What is Gaming? - Part 2

What is Gaming? - Part 2

The risks and rewards of gaming

Last month I gave an overview of gaming; who plays games, how they play, and what’s popular. Hopefully this demystified the subject for some of you, and shed some light on the current state of things in this rapidly growing industry.

As games become a more common feature of our everyday lives, it’s important to take a minute to consider how they can fit into social, professional and family lives. Are there any risks involved? And are there any benefits to playing them?

Are games safe for children to play?

Screen time is an important aspect to consider, as the long-term effects of screened entertainment are still in relatively early stages of research. The AAP (American Academy of Pediatrics) has advised against any screen time under the age of 2. Other research suggests that screen time shouldn’t be introduced until after children reach the age of 3. Above these ages, there are many ways that you to manage your child’s screen time in a healthy way.

Some of the most talked-about game series (Grand Theft Auto, Call of Duty) are adult-rated games with gameplay centered on violence. Unfortunately this can give off the impression that all games are violent, when in fact there are a huge amount of games with content that’s completely appropriate for children. The age rating system for games is called PEGI (Pan European Game Information) and works in a similar way to how films are rated – if there’s a big red “18” on the box then it’s a no-go for children and younger teenagers. PEGI ratings also flag up specific content like bad language, violence and sex. You can read a breakdown of PEGI’s age rating system and content descriptions on their website.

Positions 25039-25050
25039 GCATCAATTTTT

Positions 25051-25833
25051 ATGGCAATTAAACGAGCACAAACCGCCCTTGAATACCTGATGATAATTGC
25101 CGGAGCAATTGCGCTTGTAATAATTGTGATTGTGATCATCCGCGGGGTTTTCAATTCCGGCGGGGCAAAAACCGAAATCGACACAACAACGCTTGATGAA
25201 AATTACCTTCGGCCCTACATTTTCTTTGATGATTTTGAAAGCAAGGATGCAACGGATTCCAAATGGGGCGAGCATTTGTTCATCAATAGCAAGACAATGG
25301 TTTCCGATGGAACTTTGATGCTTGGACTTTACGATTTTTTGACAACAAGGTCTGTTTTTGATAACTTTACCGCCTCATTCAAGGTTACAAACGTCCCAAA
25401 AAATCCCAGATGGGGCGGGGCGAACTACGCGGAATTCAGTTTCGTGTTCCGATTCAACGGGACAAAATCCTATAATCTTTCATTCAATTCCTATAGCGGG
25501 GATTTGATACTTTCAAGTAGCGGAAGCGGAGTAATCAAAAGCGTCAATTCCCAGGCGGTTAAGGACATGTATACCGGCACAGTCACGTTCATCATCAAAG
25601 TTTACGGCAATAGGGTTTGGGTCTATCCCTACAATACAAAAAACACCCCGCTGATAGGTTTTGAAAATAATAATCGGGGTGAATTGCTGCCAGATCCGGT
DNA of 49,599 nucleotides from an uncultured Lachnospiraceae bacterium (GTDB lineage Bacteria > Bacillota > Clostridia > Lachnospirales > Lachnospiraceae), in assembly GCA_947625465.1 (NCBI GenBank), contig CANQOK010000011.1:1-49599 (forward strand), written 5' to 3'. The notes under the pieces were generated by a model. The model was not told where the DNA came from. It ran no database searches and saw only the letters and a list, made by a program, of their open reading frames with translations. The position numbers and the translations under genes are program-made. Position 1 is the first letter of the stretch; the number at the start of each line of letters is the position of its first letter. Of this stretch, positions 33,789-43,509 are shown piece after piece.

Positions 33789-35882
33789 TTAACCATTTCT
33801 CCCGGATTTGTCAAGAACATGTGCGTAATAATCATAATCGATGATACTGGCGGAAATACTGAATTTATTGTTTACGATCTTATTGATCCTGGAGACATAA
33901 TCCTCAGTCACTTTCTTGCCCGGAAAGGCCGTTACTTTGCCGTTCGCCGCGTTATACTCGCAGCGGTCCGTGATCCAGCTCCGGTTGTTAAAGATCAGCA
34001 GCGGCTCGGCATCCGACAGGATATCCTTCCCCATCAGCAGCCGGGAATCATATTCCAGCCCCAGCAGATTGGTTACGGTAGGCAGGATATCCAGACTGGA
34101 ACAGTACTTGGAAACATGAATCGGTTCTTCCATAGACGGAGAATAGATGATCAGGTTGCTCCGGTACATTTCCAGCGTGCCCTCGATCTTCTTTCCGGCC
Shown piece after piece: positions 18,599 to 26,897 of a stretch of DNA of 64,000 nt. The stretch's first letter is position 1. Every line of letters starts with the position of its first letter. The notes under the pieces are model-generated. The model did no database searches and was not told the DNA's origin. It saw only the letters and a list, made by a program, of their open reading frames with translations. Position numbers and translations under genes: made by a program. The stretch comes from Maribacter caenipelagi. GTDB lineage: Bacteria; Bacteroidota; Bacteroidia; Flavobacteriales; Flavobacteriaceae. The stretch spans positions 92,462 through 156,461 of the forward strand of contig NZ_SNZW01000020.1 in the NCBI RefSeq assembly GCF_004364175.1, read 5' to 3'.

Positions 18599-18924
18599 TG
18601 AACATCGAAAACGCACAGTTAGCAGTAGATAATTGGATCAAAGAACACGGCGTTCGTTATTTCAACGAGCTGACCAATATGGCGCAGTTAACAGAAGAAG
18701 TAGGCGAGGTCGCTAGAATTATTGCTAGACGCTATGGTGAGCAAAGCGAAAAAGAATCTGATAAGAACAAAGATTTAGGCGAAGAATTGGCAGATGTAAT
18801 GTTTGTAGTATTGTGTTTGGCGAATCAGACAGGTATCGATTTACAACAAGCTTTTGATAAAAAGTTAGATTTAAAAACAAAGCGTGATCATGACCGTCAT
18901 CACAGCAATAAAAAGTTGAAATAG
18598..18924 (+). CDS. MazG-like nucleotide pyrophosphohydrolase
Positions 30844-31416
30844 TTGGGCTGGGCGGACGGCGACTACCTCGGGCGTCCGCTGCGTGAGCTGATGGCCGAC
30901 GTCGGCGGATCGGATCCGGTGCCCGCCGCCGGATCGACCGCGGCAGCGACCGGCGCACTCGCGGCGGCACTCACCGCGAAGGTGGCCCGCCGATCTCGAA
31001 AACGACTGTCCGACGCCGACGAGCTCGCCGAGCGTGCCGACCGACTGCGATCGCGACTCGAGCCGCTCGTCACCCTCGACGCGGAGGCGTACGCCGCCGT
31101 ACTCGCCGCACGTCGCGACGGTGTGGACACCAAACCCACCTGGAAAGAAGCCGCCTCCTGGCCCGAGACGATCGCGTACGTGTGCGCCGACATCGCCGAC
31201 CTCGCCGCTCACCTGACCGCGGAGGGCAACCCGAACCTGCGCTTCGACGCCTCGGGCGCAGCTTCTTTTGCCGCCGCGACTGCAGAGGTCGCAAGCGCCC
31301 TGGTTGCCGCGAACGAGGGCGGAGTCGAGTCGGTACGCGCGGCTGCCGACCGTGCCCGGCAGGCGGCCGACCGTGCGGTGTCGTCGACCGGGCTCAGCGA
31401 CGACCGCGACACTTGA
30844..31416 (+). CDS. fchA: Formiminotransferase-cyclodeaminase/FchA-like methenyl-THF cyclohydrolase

Things get a little more complicated when considering that many games are now purchased and downloaded through online stores. Age-verification blocks can be easy to bypass, potentially giving underage players access to inappropriate content. For this reason, all major games consoles have parental controls. You can read about them and access set-up instructions here. Mobile devices should have similar parental controls which can be set up via your mobile provider. It’s important to note however that even if a mobile game’s content is rated safe for children, it could have online features that open them up to communication with strangers.

A common and understandable worry for parents is that games are addictive. Games are made to be as fun and satisfying to play as possible, which understandably, can make them quite addictive. While it’s a valid thing to consider for your child, it should be treated on a case-by-case basis. Fear of addiction shouldn’t necessarily be a reason to avoid any contact with games at all. On a more positive note, games have been shown to benefit hand-eye coordination, puzzle solving, logical thinking, spatial awareness, teamwork and many other useful transferrable skills in young people.

Can games be sociable?